Durant Felt Home At Alabama
Kendall Durant was on the Alabama campus last weekend, and this fall he will enter The University as a basketball player for Crimson Tide Coach Anthony Grant.
"I enjoyed it," Durant said of his visit. "It was like nothing I had ever seen before. I never experienced a place where people are so welcoming and family oriented. I felt like that is the place where I want to be." Tulsa University was the only other serious contender piquing his interest.
The A-Day crowd and festivities captivated the young man.
"It was exciting to see that many people there for just a practice game," he said. "It was interesting. I was walking by and people were camping out and were asking if I wanted a hot dog. They didn't even know me so that gave me a general idea of how friendly and how welcoming the state is and the school atmosphere."
Anthony Grant while at VCU recruited Durant out of high school and rekindled the interest during a top 100 junior college camp held at Oral Roberts University in Oklahoma last summer.
"They came to a few games and open gyms and made it clear they really wanted me to be a part of their program," said the self-described right-handed 6-2, 195-pound guard known as "KD."
"Coach Grant said he wanted me to develop a killer mentality because he feels like my potential is very high. He wants to bring the best out of me. He wants me to play the two and the one. Play the combo and just attack, defend and use my defensive ability."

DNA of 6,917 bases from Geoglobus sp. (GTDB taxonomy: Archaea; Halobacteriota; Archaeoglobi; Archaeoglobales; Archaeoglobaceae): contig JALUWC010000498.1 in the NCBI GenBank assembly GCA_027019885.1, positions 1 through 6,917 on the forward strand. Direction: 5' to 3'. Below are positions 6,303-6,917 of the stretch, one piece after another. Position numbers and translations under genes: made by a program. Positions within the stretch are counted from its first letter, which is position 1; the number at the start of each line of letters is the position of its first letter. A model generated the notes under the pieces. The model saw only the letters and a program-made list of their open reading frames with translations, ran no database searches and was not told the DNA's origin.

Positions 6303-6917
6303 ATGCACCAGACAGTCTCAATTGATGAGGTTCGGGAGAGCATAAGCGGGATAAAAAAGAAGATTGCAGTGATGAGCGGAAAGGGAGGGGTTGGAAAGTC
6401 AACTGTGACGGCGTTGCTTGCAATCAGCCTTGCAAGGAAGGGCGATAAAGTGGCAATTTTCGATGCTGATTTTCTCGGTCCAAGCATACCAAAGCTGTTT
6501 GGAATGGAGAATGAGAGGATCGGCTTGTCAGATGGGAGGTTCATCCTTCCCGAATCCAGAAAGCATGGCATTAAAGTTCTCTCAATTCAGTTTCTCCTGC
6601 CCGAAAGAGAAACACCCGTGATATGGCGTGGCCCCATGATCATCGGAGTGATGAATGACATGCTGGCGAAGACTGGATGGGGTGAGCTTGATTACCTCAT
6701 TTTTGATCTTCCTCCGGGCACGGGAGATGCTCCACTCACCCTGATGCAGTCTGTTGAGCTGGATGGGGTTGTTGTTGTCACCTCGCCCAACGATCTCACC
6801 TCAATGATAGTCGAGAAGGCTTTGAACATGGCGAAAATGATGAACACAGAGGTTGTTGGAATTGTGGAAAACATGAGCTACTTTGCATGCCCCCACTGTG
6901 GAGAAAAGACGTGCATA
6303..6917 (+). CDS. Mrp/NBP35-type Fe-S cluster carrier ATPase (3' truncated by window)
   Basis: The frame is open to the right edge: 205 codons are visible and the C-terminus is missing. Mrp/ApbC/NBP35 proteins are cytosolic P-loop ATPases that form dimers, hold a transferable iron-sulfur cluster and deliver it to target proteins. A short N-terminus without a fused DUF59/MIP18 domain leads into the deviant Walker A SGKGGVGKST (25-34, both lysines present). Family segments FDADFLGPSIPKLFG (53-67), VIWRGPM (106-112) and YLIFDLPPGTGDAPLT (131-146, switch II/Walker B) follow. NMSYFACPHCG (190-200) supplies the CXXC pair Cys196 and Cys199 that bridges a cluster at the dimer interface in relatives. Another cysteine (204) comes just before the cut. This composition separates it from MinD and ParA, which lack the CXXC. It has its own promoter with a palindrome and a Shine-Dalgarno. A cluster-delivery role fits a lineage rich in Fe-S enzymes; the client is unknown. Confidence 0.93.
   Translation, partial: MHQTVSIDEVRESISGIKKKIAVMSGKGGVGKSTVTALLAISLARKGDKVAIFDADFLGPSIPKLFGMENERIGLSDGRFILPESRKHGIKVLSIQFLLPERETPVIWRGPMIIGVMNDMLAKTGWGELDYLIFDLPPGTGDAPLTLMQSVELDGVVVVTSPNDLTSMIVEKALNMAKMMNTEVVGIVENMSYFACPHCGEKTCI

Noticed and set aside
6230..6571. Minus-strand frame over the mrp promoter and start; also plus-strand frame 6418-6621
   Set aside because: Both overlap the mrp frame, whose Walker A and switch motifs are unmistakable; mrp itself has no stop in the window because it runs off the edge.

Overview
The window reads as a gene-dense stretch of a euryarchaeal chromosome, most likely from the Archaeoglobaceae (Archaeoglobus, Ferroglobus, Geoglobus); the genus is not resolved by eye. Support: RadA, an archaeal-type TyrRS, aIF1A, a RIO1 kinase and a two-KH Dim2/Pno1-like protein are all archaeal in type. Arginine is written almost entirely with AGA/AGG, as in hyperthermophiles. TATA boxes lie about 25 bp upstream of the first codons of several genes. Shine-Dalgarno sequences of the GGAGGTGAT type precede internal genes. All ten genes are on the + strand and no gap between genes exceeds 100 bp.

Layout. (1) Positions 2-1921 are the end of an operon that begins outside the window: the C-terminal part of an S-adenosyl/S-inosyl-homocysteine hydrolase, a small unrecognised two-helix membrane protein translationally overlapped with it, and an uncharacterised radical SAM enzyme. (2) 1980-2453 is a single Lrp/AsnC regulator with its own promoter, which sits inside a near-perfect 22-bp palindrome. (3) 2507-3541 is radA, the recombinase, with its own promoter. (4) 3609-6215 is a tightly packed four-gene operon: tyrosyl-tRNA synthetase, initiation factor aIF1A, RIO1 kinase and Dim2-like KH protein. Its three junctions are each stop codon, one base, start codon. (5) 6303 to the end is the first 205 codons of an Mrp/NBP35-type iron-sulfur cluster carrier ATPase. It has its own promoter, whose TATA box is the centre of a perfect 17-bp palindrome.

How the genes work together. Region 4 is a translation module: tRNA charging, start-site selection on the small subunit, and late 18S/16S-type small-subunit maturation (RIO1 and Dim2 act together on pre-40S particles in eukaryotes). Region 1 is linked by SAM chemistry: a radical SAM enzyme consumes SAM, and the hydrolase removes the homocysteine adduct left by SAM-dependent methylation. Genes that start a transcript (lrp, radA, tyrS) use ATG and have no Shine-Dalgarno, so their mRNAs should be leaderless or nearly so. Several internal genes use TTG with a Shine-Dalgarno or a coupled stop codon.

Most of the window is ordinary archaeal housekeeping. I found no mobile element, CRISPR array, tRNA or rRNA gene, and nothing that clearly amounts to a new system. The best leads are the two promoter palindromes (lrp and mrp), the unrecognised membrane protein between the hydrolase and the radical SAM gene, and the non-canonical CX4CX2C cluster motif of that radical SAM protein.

He tested his skills and explored the boundaries of camaraderie in a pick-up game while being hosted by the Crimson Tide team.
"It's a talented group of players. I really like them – the big men, the guards – they really get after it. I fit right in," he was delighted to report. "They showed me some of their off-season workouts, shooting and continuous movement drills. It was game situation stuff."
Alabama's full-throttle system is perfect for the athletic and aggressive Washington, D.C. native.
"Get it and go, but play defense first of all," stating his philosophy consistent with the fast-paced attack employed by Grant.
Durant's commitment decision was swayed in part by glowing reports about Grant from current scholarship players.
"We were ‘chllin' in the dorms and apartments. They were saying nothing but good things about a coach they only knew for one year," he confided. "They said he is about his business and will keep it real with you. He's going to do nothing but get you better."
Practices are physically demanding, but the players conceded the superior conditioning emphasis gave them an advantage over opponents.
An introduction to the strength and conditioning opportunities available on campus resonated with the first time visitor.
"We never did lift very much, and I was not on a routine. We just ran and played," he explained. "I never did like lifting, but I know now I'm going to have to do it."
A claimed 40-inch vertical supplements his attack-the-rack style but his comfort level extends to the three-point line as well. His intensity is not solely limited to scoring points though.